California is home to some of the most famous garages in the world. Companies such as Apple, Disney, Google, Maglite, Mattel, and Hewlett-Packard are all multi-billion dollar businesses that started out in garages in California. Perhaps the most famous garage in the world, and still a protected historical landmark (#976) in Palo Alto, California, the Hewlett-Packard Garage, is known as the birthplace of “Silicon Valley.”
Silicon Valley was an idea originated by a Stanford University professor, Dr. Frederick Terman. As an electrical engineering professor and dean at Stanford University, Dr. Terman was hell-bent on keeping the genius ideas of his students local and helping them to find local jobs. He was upset that all the academic talent quickly left California for the east coast to work for companies such as General Electric. He challenged his students to start their own electronic companies, locally, rather than leaving to join established firms in the east. The first students to heed this advice were Dave Packard and Bill Hewlett.
In 1938, Dave Packard left his job in New York and headed to Palo Alto in search of a home to rent with his wife that had room for Bill Hewlett and their start-up technology business. Dave chose the Palo Alto home specifically because the garage would be perfect for him and Bill to work and it had a shed where Bill could live in. The 12 by 18 foot detached enclosed garage stands behind a two-story home and was built sometime in the early 20s for the first home’s owner, a physician named Dr. John Spencer. The garage served as a research lab and a development workshop in the early days of Hewlett-Packard. Once the first audio-oscillator, the Model 200A, was developed, the garage became the manufacturing facility. In 1940, Hewlett-Packard needed more space and moved into a larger building.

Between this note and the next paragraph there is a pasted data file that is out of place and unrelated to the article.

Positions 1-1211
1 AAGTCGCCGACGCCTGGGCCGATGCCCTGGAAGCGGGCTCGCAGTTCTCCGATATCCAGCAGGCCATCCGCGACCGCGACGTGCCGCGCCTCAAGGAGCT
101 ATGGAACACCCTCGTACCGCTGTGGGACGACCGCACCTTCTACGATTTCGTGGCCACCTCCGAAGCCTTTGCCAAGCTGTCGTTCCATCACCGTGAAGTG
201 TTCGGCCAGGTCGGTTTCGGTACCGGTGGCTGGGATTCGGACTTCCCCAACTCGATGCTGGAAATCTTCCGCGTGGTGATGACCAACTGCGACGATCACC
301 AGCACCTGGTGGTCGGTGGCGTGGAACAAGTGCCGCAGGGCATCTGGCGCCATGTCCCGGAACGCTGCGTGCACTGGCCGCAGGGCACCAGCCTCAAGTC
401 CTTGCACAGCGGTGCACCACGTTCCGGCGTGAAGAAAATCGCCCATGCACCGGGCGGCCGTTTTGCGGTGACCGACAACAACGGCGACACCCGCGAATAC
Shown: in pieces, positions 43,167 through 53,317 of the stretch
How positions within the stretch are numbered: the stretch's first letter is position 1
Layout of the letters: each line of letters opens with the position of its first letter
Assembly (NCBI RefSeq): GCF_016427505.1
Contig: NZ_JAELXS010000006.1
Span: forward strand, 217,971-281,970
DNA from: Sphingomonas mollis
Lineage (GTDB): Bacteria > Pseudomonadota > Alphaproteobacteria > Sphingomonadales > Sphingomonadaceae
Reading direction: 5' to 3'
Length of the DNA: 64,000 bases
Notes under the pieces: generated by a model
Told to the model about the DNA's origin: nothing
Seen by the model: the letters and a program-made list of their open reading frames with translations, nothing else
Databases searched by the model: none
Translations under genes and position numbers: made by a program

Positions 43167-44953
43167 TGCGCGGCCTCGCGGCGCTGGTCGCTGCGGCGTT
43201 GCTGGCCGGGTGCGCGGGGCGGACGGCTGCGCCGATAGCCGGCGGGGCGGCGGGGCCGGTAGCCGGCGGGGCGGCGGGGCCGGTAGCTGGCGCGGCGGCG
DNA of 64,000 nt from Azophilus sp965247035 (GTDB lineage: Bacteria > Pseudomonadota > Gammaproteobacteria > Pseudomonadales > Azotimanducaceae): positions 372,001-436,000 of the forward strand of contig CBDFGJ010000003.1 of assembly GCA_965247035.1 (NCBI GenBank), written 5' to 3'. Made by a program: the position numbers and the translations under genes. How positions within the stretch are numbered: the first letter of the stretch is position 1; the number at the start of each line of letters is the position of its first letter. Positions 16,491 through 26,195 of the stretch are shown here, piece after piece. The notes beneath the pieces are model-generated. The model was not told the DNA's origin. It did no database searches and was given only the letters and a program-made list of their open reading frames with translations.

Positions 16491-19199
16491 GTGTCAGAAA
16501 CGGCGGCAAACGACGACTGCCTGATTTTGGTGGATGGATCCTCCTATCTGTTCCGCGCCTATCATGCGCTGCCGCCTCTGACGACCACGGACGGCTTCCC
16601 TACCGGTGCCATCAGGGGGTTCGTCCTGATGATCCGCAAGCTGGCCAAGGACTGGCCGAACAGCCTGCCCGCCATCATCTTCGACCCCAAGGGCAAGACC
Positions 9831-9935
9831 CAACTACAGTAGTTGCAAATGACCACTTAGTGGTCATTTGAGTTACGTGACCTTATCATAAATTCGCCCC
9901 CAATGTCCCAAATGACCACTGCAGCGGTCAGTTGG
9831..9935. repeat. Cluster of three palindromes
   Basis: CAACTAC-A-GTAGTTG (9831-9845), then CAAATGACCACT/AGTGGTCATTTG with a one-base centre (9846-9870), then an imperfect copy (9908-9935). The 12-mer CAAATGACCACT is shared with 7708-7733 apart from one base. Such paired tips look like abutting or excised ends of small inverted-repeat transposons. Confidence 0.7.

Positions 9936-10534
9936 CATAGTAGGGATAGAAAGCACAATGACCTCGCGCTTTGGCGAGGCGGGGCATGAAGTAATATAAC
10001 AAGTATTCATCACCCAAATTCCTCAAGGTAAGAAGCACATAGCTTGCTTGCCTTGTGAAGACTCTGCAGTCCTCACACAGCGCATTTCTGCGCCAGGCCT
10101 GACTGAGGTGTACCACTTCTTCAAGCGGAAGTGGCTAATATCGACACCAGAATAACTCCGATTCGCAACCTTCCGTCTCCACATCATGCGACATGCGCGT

Now, Silicon Valley is the region of San Francisco Bay that is considered the technology hub of the United States. This area is home to a number of large computer companies including Apple, Cisco, Google, HP, Intel, and Oracle; and computer chip manufacturers. In 1989, the garage in Palo Alto was dedicated as the “Birthplace of Silicon Valley” and Dr. Terman was dubbed the “Father of Silicon Valley.” In 2000, HP acquired the property that is home to the infamous garage and began the heritage project to return the garage back to the conditions of 1939.
It is highly possible that HP would have been started and grown into the massive industry that it is today, with or without the garage. The garage is a landmark that serves as a reminder of humble beginnings and following dreams. Dr. Terman’s relentless passion to bring technology production to the west coast with Stanford University at the epicenter, creating relationships between the University and technology businesses, was successful because of men like Hewlett and Packard. The garage was just the beginning for Hewlett-Packard, where they only spent 18 months. The garage simply symbolizes where it all started, a reminder of small beginnings leading to great things.
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